November 6, 2019 by Denver Nicklas

Farmers facing an increase in HST examinations

Over the past 12 to 18 months, Canadian farmers have been subjected to a significant increase in HST examinations from the Canada Revenue Agency (CRA). There has always been the potential for close scrutiny, but the instances of this have increased due to an overall change in the CRA’s approach in recent months. While the agency still conducts full-blown audits, it has shown a growing preference for more targeted work. Rather than go to the trouble of sending someone to do an inspection in person, the CRA can look at HST data and quickly determine whether something has been missed or over-claimed. As a result of these examinations, many farmers have had to pay back HST or collect it where they did not in the past. With that in mind, it is important for farmers to know what the CRA is looking for and where it is finding the most costly errors.

What is the CRA looking for?

In essence, the CRA is seeking a detailed description of each farming business’ transactions. If you are engaged in commercial activity, the agency wants to see a detailed listing of the gross sales from the farm and any HST collected on those sales. This will help the CRA identify oversights. For example, many farmers who collect rent on land, buildings or machines fail to recognize they are obliged to collect HST on this income. When the CRA examines your records, it will ensure your transactions match your obligations.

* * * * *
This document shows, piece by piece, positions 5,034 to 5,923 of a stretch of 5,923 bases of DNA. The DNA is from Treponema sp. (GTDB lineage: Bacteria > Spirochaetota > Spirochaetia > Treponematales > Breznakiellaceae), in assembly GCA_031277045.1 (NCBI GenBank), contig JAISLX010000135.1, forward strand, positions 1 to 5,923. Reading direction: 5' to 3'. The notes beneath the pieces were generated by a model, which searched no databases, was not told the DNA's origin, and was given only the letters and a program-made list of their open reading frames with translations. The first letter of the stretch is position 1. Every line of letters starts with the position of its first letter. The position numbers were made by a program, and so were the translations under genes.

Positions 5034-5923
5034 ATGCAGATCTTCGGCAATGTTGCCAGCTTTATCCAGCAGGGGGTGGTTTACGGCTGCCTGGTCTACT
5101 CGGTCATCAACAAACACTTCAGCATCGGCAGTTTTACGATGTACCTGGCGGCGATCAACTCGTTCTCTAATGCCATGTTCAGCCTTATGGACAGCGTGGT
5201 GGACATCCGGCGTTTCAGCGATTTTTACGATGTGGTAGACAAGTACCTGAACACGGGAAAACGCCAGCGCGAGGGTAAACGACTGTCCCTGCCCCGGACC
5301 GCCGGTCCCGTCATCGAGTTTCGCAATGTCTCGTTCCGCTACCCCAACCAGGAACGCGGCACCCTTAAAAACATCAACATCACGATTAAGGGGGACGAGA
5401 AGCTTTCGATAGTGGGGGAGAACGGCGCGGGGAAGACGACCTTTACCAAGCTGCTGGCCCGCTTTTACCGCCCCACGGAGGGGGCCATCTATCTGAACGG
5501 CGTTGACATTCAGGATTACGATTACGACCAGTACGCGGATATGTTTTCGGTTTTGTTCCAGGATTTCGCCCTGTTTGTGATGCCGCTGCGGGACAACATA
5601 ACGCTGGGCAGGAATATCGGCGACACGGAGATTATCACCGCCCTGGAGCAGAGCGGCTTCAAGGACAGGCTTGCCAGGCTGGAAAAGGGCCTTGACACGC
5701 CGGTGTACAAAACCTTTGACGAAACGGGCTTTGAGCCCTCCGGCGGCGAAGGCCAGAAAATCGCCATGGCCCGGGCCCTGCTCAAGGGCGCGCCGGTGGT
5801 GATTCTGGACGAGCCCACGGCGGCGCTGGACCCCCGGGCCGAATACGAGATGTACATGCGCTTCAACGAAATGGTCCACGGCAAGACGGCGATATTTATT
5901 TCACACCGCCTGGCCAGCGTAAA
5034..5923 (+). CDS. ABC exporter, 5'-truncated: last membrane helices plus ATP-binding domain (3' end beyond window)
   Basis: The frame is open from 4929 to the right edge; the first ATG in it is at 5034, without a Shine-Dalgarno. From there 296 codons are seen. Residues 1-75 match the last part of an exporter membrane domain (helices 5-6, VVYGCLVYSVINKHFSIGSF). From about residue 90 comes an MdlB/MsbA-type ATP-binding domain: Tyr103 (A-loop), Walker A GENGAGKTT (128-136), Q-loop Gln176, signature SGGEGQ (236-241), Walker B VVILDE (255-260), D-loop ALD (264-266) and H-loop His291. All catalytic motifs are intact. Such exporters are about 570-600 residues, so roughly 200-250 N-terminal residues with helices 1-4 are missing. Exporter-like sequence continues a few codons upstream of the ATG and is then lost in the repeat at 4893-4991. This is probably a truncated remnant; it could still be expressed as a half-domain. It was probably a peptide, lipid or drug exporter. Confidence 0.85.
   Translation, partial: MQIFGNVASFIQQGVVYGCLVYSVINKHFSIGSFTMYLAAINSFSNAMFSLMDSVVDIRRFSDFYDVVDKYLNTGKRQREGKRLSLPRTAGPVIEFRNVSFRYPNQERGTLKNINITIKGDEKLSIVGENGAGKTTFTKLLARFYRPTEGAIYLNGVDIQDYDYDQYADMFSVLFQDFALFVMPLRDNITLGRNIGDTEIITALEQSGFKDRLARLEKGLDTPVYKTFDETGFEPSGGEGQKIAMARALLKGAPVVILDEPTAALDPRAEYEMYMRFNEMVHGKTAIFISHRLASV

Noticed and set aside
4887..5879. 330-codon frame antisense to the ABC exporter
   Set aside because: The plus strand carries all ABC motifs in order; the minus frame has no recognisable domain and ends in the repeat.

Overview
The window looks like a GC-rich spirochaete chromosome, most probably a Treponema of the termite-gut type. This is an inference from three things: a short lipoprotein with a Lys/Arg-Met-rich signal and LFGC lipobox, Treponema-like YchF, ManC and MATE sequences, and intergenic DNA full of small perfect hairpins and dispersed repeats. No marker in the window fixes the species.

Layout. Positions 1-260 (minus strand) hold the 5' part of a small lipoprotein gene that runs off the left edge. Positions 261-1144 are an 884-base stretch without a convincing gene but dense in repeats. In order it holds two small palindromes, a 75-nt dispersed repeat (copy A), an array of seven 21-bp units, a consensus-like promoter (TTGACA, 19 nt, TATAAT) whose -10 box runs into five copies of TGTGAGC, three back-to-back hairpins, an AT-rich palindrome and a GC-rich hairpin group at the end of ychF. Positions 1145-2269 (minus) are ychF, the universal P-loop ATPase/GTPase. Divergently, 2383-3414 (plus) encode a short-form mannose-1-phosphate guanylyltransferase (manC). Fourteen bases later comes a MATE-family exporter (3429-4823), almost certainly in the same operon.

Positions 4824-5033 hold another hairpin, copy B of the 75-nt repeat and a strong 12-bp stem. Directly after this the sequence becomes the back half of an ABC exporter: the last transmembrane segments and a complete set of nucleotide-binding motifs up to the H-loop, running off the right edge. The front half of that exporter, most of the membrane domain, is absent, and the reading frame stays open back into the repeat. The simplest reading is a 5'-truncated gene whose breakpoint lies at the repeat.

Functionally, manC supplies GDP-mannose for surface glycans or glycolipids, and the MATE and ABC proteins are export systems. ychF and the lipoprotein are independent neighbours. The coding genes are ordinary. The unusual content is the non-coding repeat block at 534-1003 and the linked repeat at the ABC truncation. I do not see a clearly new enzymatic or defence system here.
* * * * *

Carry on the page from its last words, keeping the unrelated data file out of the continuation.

Common scenarios

There are several common scenarios where farmers encounter HST difficulties with the CRA. One example is land clearing and drainage investments, which happen once every decade or whenever a new farm is purchased, rather than on an annual basis. As a result, HST refunds tend to be quite high in these years when compared to average years, resulting in suspicion and closer scrutiny from the CRA. The same applies to capital asset additions such as buildings (most of the large machinery farmers purchase is exempt from HST), which tend to take many months to construct. The CRA wants to see the duration and timing of the build in your records.

Checking the numbers

The CRA also wants to see your 10 largest sales invoices for the year or quarter to confirm your sales claims match the amounts you actually collected. This kind of information should be readily available to every farming business. Whether you’re using an electronic bookkeeping system or a manual system, you should already have these numbers collected somewhere. Using these records, the CRA will be able to see if you failed to charge HST when it was necessary – and will charge you the appropriate amount retroactively.

The importance of good records

If a farmer’s record-keeping is good, a CRA examination should be relatively quick and painless. If you provide the CRA with all the relevant records, it will be able to detect if you are actually claiming HST, if you’re claiming too much HST and if your claims match the bills. Errors are more common on the sales side than the expense side, as farmers tend to be pretty disciplined when it comes to recouping money they’ve spent on HST.

Stay up-to-date

As a farming business, you should do your best to ensure what you’re claiming on your HST return matches your bookkeeping. In addition, be sure to keep your records up to date, as the relevant details will be fresher in your mind in the present than they would three months or a full year down the road. Lastly, if you’re uncertain about any of this, be sure to consult with your advisor to avoid costly, time-consuming errors. Regardless of your personal circumstances, you will always be best served by records that are detailed, up-to-date and accurate.